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So we bought our home last July, we never noticed that right in front of the mailbox which is an area with a big patch of dirt and grass is where the mail truck swoops in and delivers the mail, we have tried to refill the hole from the tires with dirt, then with rocks, but each time the tires dig in so much that it's worse now, especially when it rains, two huge puddles. It's now two holes from the tire going in and then out. We are happy and appreciative that we get our mail in a timely fashion but how can we best get that hole to be a flat surface? maybe more dirt? like a hill? help!

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Not dirt, ideally. But you can use dirt if you can't get better material.

Better material would be crushed rock, ideally the sort that has all the fine dust from crushing still in it. Rock without fines can also work, but is less ideal.

Biggest problem with "filling a hole" most people have is the fact that you will lose (as you have seen) if you just put stuff in the hole you have. It will be saturated by any standing water, and it will be looser than the hole, and will get shoved back out of the hole easily with traffic.

So, let's look at what you could do differently for the poorest but most available fill - the dirt you have right there. You want to dig out the area of the hole you have to (at least) the full depth of the deepest part of the hole over the whole area of the hole, and somewhat beyond. Then you fill the hole with dirt - but not all at once. Put in an inch or two of dirt, and compact it throughly - don't use a large tamper (ie the common 10x10 square you probably don't own and would be wasting money to buy) - use something like a sledgehammer held head-down, handle vertical, and lifted and dropped over the whole area until it's all compacted. A 2x4 stud (inexpensive) is also effective used the same way (lift and drop on the end.) Then add another inch or two and repeat. In theory a high-heel dance party in high heels you don't mind getting dirty could also work, but it's not one I've tried. Physics says it should work, though.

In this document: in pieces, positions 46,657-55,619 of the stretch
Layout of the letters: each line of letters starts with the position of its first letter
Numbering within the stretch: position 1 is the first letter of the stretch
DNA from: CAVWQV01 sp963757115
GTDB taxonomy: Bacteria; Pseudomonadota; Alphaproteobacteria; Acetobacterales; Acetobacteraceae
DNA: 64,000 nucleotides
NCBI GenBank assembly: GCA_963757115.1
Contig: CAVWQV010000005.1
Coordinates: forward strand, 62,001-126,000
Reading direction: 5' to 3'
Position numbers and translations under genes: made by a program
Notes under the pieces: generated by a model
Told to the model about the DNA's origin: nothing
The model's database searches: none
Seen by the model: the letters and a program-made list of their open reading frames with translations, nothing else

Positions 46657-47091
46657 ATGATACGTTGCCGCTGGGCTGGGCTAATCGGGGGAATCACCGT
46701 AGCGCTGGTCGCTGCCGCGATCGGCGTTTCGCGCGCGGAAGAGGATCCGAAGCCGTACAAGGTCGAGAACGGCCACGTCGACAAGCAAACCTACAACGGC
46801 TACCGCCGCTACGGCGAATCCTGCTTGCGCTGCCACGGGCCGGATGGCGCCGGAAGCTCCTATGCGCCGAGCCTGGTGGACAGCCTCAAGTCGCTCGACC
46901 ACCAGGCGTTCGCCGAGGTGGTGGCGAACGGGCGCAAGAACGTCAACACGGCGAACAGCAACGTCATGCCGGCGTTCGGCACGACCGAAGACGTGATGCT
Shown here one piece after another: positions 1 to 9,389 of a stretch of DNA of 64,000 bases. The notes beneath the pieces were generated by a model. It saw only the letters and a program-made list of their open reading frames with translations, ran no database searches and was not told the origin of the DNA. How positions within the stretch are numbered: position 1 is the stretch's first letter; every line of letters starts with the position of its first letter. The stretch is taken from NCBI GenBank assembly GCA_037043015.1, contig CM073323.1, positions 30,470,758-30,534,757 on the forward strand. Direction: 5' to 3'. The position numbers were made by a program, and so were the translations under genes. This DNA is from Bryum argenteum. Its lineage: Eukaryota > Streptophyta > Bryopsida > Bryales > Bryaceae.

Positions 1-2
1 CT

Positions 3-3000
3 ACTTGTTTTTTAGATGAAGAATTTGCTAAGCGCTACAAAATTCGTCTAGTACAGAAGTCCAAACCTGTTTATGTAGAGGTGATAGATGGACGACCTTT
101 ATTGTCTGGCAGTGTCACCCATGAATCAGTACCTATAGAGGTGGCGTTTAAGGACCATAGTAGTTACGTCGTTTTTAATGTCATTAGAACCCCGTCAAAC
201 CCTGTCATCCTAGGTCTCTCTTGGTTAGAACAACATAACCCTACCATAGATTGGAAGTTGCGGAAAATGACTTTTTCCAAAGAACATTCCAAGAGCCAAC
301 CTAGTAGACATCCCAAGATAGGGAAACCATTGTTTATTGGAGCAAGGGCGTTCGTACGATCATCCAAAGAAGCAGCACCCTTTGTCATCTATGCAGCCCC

If you "upgrade" to crushed rock or gravel, you'll want to add a layer of (ideally, but difficult to get in small quantities) geotextile to keep the dirt below from "eating" your rock fill. Probably the closest thing to geotextile commonly available in small amounts is weed-block fabric or filter fabric. The idea is that water should drain through but your rock is not pushed down into the dirt below. Otherwise the tamping is similar.

In both cases you do want to build up slightly, because tamping is good, but not perfect, and also because removing standing water greatly reduces the progression of holes from wheels, while allowing even a small puddle to develop quickly grows as water and dirt splash out. Running your own car smoothly back and forth over the patch (without stopping as the mail-truck does) will also help to compact it. If you do see it starting to puddle, fill it back in sooner rather than waiting for it to get worse (it won't get better by itself.)

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    I would like to try this first rather than try to move the mailbox. That mailbox is in there good and we are both not that great with these types of projects, I think we will try the first suggestion, It's either this works or we get a P.O. box. I'll get my high heels out just in case the sledgehammer trick fails. – Nancey Carroll Apr 9 '20 at 16:14